Her small hand looked pale as the sun shone warmly on it into the lounge room. A large diamond glinted in the light. The band looked too big for her finger. Her hand moved along the big glass-fronted cabinet. She watched it closely as if it were someone else’s hand, and once more hated herself for her inability to stop it. The white fingers turned the key and plunged inside. The hand half-grabbed, half-caressed, the neck of the decanter. She realised her right hand, the other hand, had been carrying a large tumbler, a Vegemite glass. She placed the glass on the cabinet shelf and quickly filled it and brought it to her lips.
The rasping self-hatred surfaced again, and she hesitated. But the insistent, astringent aroma of the sherry overcame all her hesitation and she drank deeply. Within seconds, the glass was empty, but the woman was not satisfied.
“I shouldn’t,” she thought briefly, but still re-filled the glass and drained it. The wine felt sour in her gullet like reflux, and the emotional pain in her head felt like it was beginning to cloud and soften.
The third glassful went down more slowly, and she thought of the decreased pace as a more civilised way of drinking.
“It’s OK,” she said aloud, “I’m on top of it.” There was nobody in the big house to hear her.
With the decanter in one hand and the tumbler in the other, she walked over to the new lounge chair, swaying slightly on her way, and sat heavily in the chair taking exaggerated care not to spill a drop. The wall clock chimed three times, and she began to congratulate herself on waiting so long this day to answer the imperative call of the glass-fronted cabinet.
“To me!” she slurred and lifted the glass to her lips.
The decanter was empty when the clock struck four, and Brenda drifted in a fitful sleep.
This was the part of the day she hated – the memory would wake her and prevent her from complete oblivion. Every day it jerked her back to reality.
She was back on the podium in the State Convention Centre, behind the lectern draped with the Fabian Party banner. She could feel the warmth of the hand-picked crowd applauding her speech. A good performance tonight, and chances were she would be the next Premier. She caught her Dad’s eye in the fourth row, and saw there a gleam of pride.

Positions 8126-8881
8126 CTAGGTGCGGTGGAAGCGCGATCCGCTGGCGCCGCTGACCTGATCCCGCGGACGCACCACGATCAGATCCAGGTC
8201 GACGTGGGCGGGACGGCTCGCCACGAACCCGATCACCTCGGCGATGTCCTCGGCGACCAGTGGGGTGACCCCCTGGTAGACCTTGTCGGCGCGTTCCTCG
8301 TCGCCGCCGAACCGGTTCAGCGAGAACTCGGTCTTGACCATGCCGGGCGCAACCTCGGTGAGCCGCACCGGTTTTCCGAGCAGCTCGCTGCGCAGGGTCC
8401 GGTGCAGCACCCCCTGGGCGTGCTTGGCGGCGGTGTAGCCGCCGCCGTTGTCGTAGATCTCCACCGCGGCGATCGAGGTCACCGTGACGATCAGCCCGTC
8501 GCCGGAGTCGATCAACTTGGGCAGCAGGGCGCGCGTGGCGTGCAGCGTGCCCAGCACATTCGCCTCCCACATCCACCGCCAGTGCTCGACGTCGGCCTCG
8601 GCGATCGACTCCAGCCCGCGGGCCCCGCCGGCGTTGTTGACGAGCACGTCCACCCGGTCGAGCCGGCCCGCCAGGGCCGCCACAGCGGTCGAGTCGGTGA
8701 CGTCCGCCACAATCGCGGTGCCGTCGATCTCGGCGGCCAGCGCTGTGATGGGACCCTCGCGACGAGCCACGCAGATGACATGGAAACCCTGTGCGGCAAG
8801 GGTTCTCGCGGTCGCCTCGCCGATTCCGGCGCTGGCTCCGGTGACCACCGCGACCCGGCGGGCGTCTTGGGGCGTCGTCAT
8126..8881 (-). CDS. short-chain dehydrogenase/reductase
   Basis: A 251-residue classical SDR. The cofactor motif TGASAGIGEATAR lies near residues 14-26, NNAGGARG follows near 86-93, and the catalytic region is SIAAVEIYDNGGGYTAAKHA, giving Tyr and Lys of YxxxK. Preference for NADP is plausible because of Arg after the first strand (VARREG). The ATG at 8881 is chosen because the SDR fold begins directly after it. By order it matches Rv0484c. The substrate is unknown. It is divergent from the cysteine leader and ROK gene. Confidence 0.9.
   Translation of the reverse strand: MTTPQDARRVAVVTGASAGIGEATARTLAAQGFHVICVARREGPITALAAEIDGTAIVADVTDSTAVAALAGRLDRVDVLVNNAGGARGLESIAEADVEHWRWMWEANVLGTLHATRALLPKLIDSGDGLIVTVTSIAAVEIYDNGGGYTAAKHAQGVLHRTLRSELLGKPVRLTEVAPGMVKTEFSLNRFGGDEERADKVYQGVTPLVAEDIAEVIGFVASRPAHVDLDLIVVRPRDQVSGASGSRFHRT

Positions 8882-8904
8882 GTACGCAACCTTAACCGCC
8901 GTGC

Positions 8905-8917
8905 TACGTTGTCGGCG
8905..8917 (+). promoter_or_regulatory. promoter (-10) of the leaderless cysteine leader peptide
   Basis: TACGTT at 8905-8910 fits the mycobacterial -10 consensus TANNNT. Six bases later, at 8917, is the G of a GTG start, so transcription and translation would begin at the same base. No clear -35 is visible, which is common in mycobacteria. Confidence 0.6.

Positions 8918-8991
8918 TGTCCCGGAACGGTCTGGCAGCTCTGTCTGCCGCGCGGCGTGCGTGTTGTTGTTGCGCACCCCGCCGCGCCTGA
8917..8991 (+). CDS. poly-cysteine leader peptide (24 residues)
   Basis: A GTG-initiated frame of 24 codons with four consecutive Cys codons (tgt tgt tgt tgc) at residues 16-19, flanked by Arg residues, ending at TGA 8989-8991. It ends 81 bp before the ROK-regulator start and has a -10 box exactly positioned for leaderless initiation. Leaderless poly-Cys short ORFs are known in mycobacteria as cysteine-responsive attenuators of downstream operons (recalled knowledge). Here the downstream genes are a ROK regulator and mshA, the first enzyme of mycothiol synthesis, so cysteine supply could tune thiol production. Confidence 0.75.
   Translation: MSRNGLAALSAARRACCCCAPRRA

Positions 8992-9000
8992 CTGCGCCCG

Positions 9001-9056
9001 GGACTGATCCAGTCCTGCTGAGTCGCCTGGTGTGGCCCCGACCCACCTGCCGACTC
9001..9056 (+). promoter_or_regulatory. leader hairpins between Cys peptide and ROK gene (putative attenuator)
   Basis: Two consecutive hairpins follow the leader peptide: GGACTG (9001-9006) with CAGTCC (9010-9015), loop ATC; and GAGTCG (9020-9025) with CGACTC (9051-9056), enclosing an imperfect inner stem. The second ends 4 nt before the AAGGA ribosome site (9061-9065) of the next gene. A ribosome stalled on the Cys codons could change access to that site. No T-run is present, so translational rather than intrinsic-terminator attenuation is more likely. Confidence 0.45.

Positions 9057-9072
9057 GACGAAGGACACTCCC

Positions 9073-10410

At the back of the crowd, she saw two delegates talking. The first one had the West Australian folded open. “What is 4 Across?” he asked his neighbour, “the clue is ‘bizarrely re-prime for first in State’.”
Back at the podium she remember how sharp she was in questions and answers, so the Party minders had agreed to a short session after the speech.
The man was dressed in an open-necked green knit shirt and taupe trousers, contrasting with the uniform suits and power dresses. In her memory now, the man was holding a knife as he slowly approached the floor microphone. She smiled encouragingly, wanting to be in charge.
“Is it true, Ms Berndale,” he asked, and she could hear the self-assurance in the familiar Geordie burr, “that you and your father were members of the English New Nazi Party?” A gasp from the Party faithful. The camera closed on the woman’s face and caught that moment of horrified hesitation. In a moment she stuttered, pointed at her father, and said, “My father was. Not me. I was never ideologically aligned. He was. But not me.”
But the questioner was well-prepared –he must have had friends in the Party office – and with quiet scorn spoke again in to the microphone. “Then you had better watch this. You had all better watch this.”
As they looked to the big screens, the woman’s face dissolved to be replaced by the scene of a noisy crowd, the dark towers of York Minster the backdrop. Another stage, another microphone with a younger Brenda Berndale, hair tightly cropped and shouting, “This cowardly Government has failed to keep out these dirty Ottomans!” This English crowd cheered, but the Party audience watching in the auditorium in Australia was stunned. Then an angry buzz arose from the front seats where her front bench colleagues were seated. They walked as a group to the podium and pushed the woman outside into the darkness. The audience jeered.
Back in her lounge chair the woman was crying. Again. She swore at the empty decanter.
The door-bell sounded; at first far away, but then pressed again, it sounded more insistent. Brenda Berndale was not inclined to stand and respond. But it rang again, and Brenda got to her feet feeling full of confusion and anger and walked slowly to the front door. She peered through the spy-hole. There were two aboriginal kids calling, “Mizz Berndale, are you alright?” Brenda knew she had seen these kids before. They lived in the next street. The other neighbours chased them away, but Brenda had once passed glasses of Coke out to them. It was early in her campaign when she was seeking out every favourable voice she could muster.
Brenda was about to turn away, but on impulse reached out to the snib and opened the door. “Are you alright, Mizz?” the younger child, a boy, asked again. Brenda was aware of their appraising eyes, and looked down at herself, and saw the tumbler still in her hand. “Not good drink,” the boy said flatly, as if from experience of others.
“No,” Brenda replied softly, “No.” Tears spilled down her face. The familiar wound in her head throbbed less doggedly. She held out her hand across the threshold. “Come in, kids. Can I get you a glass of Coke? Please stay and talk to me.”
Brenda stood aside and watched two little strangers obtrude upon her territory, and she had to admit to herself that it felt good.
First published in http://www.narratoraustralia.com.au/, June 19, 2012